New Report: Universal Paid Leave Would Save the U.S. Health Care System $62.4 Billion Over the Next Decade

Today, the National Partnership for Women & Families released a new report which finds that national paid family and medical leave would save the U.S. health care system $62.4 billion over the next decade by improving health outcomes and reducing the need for many health care services.

The report comes as Congress is on the cusp of enacting a comprehensive national paid family and medical leave program. Currently, nearly 80 percent of working adults lack access to paid family and medical leave - jeopardizing their ability to face personal illness, injury, or disability; welcome home a new child; or care for an aging relative without being subjected to financial hardship.

“We already know that paid family and medical leave helps workers recover, improves outcomes for mothers and infants, and prevents many older adults from having to resort to nursing home care. This new data makes it clear that there is also a financial return on investing in paid family and medical leave, especially for the most at-risk populations,” says Debra Ness, President of The National Partnership for Women and Families. “A national paid leave program would generate billions of dollars in direct health care cost savings in addition to supporting better health outcomes, and providing financial security and peace of mind for workers and families across the United States. Paid family and medical leave is both a moral imperative and smart economic policy for our nation. It is time for Congress to make a once-in-a-lifetime investment in our country’s care infrastructure.”

The $62.4 billion in savings from paid family and medical leave includes medical service costs that would otherwise be made out of pocket, by private insurance companies, or by government programs such as Medicare and Medicaid. The $62.4 billion in savings includes:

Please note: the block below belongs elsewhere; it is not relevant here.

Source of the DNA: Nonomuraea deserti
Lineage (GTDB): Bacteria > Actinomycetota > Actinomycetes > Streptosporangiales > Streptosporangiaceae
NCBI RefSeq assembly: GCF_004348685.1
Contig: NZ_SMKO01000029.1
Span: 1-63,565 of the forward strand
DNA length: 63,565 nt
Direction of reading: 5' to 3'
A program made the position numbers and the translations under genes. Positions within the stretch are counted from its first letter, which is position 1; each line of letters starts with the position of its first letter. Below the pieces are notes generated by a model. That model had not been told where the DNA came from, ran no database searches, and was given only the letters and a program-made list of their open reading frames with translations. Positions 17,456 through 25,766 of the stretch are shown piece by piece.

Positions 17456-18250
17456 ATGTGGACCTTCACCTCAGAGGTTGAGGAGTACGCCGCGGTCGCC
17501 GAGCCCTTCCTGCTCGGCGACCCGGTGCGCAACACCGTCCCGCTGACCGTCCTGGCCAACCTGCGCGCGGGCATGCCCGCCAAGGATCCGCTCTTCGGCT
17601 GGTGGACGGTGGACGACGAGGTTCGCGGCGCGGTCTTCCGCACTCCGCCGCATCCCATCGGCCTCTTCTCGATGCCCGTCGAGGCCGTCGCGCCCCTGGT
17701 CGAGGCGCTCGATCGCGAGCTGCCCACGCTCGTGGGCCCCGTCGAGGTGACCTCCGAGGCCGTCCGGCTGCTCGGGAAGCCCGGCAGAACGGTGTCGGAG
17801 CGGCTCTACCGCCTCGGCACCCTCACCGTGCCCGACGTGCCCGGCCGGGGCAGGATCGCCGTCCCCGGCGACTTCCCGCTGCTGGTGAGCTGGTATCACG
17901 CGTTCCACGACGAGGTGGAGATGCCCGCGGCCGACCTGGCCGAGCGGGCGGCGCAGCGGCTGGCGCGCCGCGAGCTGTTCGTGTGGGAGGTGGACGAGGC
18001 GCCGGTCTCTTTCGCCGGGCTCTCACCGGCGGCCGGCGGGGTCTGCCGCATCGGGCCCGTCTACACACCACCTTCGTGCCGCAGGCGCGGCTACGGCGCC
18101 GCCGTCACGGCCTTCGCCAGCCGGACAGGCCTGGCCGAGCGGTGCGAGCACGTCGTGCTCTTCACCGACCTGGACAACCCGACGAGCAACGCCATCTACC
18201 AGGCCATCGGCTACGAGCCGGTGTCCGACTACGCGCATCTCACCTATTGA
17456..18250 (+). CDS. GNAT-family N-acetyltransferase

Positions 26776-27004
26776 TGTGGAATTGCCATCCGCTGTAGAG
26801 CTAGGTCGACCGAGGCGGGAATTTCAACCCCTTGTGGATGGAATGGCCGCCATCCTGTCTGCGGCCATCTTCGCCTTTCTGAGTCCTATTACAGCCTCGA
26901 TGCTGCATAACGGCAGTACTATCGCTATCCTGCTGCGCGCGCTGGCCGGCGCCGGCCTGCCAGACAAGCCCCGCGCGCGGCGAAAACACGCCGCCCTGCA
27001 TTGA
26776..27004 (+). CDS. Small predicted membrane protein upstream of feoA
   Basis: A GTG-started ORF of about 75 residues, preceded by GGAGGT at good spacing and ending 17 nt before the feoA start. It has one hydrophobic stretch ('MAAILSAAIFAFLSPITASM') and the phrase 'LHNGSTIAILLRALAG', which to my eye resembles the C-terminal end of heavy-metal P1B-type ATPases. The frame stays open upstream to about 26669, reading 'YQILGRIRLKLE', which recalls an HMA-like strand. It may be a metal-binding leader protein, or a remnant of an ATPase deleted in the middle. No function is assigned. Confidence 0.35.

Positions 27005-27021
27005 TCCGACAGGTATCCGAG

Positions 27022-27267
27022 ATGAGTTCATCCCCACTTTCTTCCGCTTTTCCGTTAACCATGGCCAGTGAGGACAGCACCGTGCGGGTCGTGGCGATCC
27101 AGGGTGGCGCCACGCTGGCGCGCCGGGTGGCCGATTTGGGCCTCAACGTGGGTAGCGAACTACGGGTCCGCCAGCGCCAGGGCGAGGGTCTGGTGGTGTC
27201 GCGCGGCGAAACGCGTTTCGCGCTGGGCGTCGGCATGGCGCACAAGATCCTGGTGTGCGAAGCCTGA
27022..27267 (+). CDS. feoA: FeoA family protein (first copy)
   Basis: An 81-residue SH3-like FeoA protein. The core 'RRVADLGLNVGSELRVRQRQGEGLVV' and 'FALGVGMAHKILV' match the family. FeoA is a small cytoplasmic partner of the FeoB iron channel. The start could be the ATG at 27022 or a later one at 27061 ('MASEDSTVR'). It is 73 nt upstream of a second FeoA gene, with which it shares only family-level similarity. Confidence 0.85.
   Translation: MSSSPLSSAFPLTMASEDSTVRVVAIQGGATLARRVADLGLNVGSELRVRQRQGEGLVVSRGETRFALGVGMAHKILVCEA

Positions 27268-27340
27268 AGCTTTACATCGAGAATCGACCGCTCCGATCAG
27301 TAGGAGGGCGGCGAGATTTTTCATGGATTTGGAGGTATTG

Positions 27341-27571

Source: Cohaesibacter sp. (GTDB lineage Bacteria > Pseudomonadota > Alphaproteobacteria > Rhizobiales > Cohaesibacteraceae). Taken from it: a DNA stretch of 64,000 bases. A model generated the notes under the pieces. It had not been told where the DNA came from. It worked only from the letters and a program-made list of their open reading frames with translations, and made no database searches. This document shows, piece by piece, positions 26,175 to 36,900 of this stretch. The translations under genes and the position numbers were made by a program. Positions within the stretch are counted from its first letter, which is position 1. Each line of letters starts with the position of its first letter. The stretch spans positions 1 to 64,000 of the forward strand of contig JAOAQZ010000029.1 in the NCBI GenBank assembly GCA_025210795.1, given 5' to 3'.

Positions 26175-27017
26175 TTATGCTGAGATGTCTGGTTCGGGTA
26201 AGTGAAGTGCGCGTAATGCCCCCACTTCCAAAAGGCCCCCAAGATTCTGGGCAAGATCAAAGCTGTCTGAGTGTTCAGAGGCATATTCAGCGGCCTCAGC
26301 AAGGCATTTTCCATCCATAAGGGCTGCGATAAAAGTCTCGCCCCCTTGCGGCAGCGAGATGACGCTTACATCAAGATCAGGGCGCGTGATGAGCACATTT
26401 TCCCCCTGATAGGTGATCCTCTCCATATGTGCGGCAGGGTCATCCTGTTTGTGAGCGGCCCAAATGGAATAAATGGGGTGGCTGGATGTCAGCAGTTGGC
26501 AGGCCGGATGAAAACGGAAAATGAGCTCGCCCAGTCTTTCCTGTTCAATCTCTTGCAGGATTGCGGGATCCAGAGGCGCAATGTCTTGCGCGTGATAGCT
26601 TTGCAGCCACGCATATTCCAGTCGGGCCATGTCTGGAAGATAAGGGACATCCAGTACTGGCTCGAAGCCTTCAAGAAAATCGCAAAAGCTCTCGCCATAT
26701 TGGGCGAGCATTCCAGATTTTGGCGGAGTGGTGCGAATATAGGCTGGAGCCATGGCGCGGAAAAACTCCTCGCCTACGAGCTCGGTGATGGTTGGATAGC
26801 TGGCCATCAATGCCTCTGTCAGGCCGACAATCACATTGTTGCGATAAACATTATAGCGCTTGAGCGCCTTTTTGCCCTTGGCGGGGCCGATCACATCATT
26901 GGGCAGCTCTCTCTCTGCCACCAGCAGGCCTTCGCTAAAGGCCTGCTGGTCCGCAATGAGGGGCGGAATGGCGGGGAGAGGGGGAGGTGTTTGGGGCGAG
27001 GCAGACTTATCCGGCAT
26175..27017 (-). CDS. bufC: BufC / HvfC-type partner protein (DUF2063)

• $11.4 billion in savings from fewer low-birthweight births: Paid leave would reduce low-birthweight births by an estimated 3.2 percent, preventing nearly 10,000 low-birthweight births each year.
  • $3.6 billion in savings due to reduced infant hospitalizations: Paid leave would reduce hospitalizations for respiratory conditions in children less than one year old by nearly 25 percent, and for GI conditions by nearly 15 percent, which would save $3.6 billion over a decade.
  • $1.1 billion due to reduced pediatric ear infections and cases of ADHD: Because of their frequency, ear infections are also one of the most expensive children’s conditions, at an annual cost of $4.0 billion and average per-child expenditures of $530.
  • $9.2 billion in savings from prevention of postpartum depression: By increasing leave-taking, national paid leave could prevent nearly 54,000 cases of PPD each year, saving $9.2 billion over a decade.
  • $2.7 billion from reduced food insecurity among parents: Paid leave would reduce the share of households experiencing very low food security in the year following birth by 2.29 percentage points, saving up to $274 million per year, or $2.7 billion over a decade.
  • $34.4 billion in savings to Medicare and Medicaid from reduced nursing home usage: Paid family leave would reduce the share of older adults who use a nursing home in a given year by 11 percent.

About the National Partnership

The National Partnership for Women & Families is a nonprofit, nonpartisan advocacy group dedicated to promoting fairness in the workplace, reproductive health and rights, access to quality, affordable health care and policies that help all people meet the dual demands of work and family. More information is available at NationalPartnership.org.

Media Contact

Gail Zuagar
(202) 986 2600
Email me
Back

Search the News Room